The only choice in Hedges’ view is go back to Aristotle, and revolt, as the mechanisms for incremental change are no longer functioning. FDR’s New Deal for a time acted as a safety valve, but his has been destroyed. Change for the working and middle classes can’t be done through the existing political parties or the courts. What is needed is to create new parties and mass movements. The elite can’t even stop the dangerous speculation that threatens their own prosperity. He states that the people, who run Wall Street know that another, worse collapse is coming, and are just intent on stealing as much as they can before they run out the door. The head of the private healthcare company, Universal Healthcare, last year (2013) made over $100 million. All the elite are interested in is amassing their tiny empires.

Hedges states that this is symptomatic of a dying civilisation. He quotes Marx on the psychology of the super rich. When asked what it was, Marx said, ‘Apres moi, le deluge’ – ‘After me, the floods’. They know society is going to be toast, and are just concerned to loot as much as they can before it goes under. Then they think they can retreat to their gated communities, and survive. Well, they might live a little longer than everyone else, but even that’s debatable to the damage to the Earth’s ecosystem and massive climate change. The ecological harm may already be too much to avert the extinction of the human race.

Hedges views are a little too extreme for me. I don’t think the opportunities for resistance within the system are already too far gone. Bernie Sanders in the US and Jeremy Corbyn over here offer some hope of effecting radical change within the system. But apart from that, I agree with just about everything he said. The rich are rapacious and completely uncontrolled, as you can see from the behaviour of Cameron, Osborne, IDS and the rest of the Tories.

But listen to Hedges yourself, in the video below.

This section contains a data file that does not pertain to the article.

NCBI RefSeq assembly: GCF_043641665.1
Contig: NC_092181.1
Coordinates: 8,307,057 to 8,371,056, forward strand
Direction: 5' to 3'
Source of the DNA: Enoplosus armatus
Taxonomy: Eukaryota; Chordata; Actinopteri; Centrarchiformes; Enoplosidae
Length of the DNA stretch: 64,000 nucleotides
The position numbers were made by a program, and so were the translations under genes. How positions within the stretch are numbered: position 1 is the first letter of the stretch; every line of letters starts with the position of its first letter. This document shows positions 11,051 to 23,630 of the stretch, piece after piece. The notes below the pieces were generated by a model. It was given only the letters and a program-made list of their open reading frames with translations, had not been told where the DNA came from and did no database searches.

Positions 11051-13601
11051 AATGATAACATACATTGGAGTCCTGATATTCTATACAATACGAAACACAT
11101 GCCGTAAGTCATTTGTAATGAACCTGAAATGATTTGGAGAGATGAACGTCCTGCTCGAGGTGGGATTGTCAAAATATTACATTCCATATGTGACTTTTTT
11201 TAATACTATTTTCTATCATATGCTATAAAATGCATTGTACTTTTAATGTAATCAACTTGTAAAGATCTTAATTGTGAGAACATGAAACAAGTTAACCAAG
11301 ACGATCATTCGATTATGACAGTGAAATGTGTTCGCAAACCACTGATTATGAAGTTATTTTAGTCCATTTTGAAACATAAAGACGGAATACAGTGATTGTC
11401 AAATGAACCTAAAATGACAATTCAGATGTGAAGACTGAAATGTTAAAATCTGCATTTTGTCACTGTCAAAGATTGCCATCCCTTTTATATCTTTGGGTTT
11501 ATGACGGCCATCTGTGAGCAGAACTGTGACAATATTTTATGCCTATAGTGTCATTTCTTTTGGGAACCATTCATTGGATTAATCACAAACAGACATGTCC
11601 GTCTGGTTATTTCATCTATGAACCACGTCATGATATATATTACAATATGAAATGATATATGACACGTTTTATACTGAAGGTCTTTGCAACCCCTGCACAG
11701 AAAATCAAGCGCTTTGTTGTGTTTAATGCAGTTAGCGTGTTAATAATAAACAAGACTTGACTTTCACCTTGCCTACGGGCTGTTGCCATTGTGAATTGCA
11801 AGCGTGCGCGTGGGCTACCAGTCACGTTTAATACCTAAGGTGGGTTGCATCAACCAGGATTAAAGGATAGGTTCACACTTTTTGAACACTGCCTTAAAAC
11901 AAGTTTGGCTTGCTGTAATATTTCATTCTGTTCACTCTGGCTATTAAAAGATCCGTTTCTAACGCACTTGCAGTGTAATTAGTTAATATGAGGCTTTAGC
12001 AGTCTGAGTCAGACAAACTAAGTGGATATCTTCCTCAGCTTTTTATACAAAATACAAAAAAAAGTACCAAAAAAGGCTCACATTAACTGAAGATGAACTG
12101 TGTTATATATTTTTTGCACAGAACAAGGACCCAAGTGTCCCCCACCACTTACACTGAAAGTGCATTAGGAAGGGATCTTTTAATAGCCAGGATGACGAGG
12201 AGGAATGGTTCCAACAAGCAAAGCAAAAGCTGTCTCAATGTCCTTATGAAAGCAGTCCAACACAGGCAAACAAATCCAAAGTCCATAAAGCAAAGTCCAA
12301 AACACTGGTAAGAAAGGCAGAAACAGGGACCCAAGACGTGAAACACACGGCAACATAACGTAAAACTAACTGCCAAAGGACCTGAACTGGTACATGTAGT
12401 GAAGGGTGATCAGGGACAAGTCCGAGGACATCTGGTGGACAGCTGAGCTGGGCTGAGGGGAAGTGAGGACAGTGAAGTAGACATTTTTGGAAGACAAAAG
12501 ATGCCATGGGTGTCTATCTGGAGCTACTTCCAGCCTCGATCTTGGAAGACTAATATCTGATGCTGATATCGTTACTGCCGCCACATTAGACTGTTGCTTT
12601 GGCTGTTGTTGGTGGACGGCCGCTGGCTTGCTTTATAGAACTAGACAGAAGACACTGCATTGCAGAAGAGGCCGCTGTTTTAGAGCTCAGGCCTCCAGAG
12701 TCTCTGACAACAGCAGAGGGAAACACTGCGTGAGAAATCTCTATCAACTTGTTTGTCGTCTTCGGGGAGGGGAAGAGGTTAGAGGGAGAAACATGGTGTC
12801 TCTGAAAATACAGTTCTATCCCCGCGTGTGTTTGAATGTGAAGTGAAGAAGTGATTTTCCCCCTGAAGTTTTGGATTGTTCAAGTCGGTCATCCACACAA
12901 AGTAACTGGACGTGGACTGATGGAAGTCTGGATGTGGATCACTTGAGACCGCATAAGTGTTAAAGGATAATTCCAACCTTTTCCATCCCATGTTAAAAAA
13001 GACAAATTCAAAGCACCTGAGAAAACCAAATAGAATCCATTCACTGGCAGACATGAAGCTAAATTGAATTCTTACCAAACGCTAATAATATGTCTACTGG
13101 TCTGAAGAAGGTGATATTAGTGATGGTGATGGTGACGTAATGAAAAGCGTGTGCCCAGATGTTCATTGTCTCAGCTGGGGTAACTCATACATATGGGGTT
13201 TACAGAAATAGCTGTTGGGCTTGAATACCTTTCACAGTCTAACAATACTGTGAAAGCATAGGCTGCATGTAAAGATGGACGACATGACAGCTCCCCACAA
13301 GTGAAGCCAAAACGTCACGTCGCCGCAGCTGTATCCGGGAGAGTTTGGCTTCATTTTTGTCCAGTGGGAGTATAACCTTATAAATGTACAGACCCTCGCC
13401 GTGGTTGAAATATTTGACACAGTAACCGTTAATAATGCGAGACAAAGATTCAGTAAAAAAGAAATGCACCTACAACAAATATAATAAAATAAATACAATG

Arizona Senator Demands Sterilisation and Total Control of Welfare Claimants

February 26, 2015

This is another clip on the disgusting attitude towards the poor by the Republicans in America. In it’s of John Iadarola of The Young Turks criticising the proposals made by Howard Pearce, a republican senator in Arizona, for cutting the welfare budget. Pearce said that he would cut the benefits bill by forcing women on welfare to be sterilised or have a coil fitted. Food stamps would only be available for certain foods, so that they poor couldn’t buy steaks or sweets. And their houses would be subject to rigorous inspection similar to military barracks housing on army bases. Here’s the clip:

Now it’s tempting just to shrug this off as the ranting of the American. A lot of Americans would also consider comments like this to be something of a joke as well, just illustrating how nutty and malign some of the Repugs are in the south west. That would be a mistake. He’s only saying what large numbers of Conservatives actually think, both in American and Britain. As I’ve already said, the Conservatives over here have taken much of their ideology from the Repugs. The whole Thatcherite economic project was taken from von Hayek and Milton Friedman of the Chicago school. And they share the same attitudes towards controlling the lives of the poor absolutely. Remember the Lib Dem peer, who wanted welfare claimants’ personal expenses open for public inspection? Or the way the Jobcentre and their ‘work coaches’ increasingly demand details of your job searches, in order to make sure you are actually looking for a job? And the latest attack on personal freedom by Cameron – welfare claimants should be refused benefits if they’re too fat. They’re based on the same totalitarian, domineering attitude by the extremely rich, who seem to believe that if somehow someone is on benefits, that means that they should be public property and humiliated as much as possible, so that they get a job.